- Right to Farm Act: What It Is and Isn't
In recent years, when people mention the Right to Farm Act (RTFA), it often conjures up images of hipsters raising chickens in their backyards, despite the protests of their neighbors. The reality of the RTFA, however, is quite different. First enacted in 1981, the RTFA was designed to help existing commercial farmers protect their livelihoods against lawsuits that were beginning to pop up as a result of urban (and suburban) sprawl. In the 1970s, when the urban population began to expand outside of the cities, they often found themselves downwind from existing commercial farms. Before too long, odor complaints, noise complaints, and ecological concerns led to lawsuits, and many farmers were soon caught up in expensive and stressful litigation. Read more here.
For more information, contact:
Michigan Department of Agriculture and Rural Development
Right to Farm Program
P.O. Box 30017
Lansing, MI 48909
PH: (517) 284-5619, (877) 632-1783
- Michigan's Right to Farm Act Frequently Asked Questions
- Right To Farm Act 93 of 1981
- FY2016 Right to Farm Complaint Response Annual Report
- What are GAAMPs? The Michigan Right to Farm Act, P.A. 93, was enacted in 1981 to provide farmers with nuisance protection. This state law authorizes the Michigan Commission of Agriculture and Rural Development to develop and adopt Generally Accepted Agricultural and Management Practices (GAAMPs) for farms and farm operations in Michigan. These farm management practices are scientifically based and updated annually to utilize current technology promoting sound environmental stewardship on Michigan farms.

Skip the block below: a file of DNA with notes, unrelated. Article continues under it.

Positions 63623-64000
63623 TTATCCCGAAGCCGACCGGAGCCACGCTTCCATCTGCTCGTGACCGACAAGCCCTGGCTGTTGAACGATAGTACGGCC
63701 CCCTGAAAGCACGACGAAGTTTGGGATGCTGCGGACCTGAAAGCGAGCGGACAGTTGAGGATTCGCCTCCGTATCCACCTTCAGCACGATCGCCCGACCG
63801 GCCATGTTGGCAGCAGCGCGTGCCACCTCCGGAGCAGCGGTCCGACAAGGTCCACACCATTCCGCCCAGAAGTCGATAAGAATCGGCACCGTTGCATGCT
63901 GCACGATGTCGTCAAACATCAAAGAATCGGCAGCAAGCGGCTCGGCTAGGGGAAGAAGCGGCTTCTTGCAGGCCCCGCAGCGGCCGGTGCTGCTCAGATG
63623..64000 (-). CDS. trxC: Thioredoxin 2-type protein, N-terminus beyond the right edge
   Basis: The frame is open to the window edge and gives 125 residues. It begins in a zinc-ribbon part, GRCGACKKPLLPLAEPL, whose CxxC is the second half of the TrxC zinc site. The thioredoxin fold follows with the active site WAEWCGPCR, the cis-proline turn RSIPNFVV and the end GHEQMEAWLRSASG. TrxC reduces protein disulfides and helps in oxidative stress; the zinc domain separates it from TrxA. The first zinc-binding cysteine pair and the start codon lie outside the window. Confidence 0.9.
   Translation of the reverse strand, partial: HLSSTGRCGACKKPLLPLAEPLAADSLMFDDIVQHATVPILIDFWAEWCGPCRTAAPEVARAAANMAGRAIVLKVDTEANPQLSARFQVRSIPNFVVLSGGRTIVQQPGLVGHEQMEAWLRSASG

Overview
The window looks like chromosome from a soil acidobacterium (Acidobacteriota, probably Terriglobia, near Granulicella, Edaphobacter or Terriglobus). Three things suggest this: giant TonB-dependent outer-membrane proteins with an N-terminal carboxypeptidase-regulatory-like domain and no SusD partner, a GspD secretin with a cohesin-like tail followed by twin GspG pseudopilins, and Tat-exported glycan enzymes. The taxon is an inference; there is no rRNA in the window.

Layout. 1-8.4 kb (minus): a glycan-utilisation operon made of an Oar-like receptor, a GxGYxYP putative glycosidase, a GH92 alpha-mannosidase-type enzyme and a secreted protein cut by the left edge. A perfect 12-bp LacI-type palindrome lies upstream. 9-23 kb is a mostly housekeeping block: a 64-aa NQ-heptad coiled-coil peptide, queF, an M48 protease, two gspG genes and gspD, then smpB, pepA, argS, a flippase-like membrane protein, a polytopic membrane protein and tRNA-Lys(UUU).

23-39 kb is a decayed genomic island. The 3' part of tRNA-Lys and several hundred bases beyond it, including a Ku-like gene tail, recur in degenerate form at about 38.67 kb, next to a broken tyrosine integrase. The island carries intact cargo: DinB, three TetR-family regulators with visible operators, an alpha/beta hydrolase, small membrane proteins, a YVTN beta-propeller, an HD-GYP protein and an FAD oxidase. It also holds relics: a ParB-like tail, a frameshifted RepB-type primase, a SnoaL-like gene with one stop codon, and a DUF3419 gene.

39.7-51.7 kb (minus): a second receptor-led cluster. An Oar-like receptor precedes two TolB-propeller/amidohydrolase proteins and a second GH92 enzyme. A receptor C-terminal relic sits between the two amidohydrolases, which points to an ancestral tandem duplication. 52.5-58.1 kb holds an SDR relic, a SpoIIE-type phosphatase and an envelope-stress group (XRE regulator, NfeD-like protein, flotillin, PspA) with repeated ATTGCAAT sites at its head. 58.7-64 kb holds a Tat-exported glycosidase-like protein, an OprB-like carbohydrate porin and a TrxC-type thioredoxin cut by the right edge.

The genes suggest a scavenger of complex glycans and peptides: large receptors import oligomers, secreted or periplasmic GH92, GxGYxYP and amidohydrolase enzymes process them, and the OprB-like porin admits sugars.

- FY2016 Right to Farm GAAMPs Review Annual Report
- 2017 Manure Management and Utilization GAAMPs
GAAMPs for Manure Management and Utilization were first adopted in June 1988. Careful storage, handling, and land application of manure is needed to utilize nutrients, control odors, and protect water resources. These practices include recommendations for: Runoff Control, Odor Management, Manure Storage Facility Design, Manure Application to Land, Record Keeping, and Manure Management System Plans.
- 2017 Site Selection GAAMPs
To establish a new livestock farm operation or expand an existing facility is a complex process. Water quality protection, odor control, existing land use and ownership constraints, and future land use or development patterns, are all considered in this process. Also included are facilitating feasibility and cost efficiency for the operator, maintaining esthetic character minimizing conflicts with adjacent land users, and complying with all applicable state and federal laws and local regulations. Through careful planning livestock farmers can increase productivity while developing or continuing good relationships with their surrounding community.
- Livestock Production Facility Siting Request Application and Information Checklist - Updated September 2014
GAAMP Siting Checklist that was updated in November 2015.
- FY2016 Right to Farm Livestock Facility Siting Annual Report
- 2017 Care of Farm Animals GAAMPs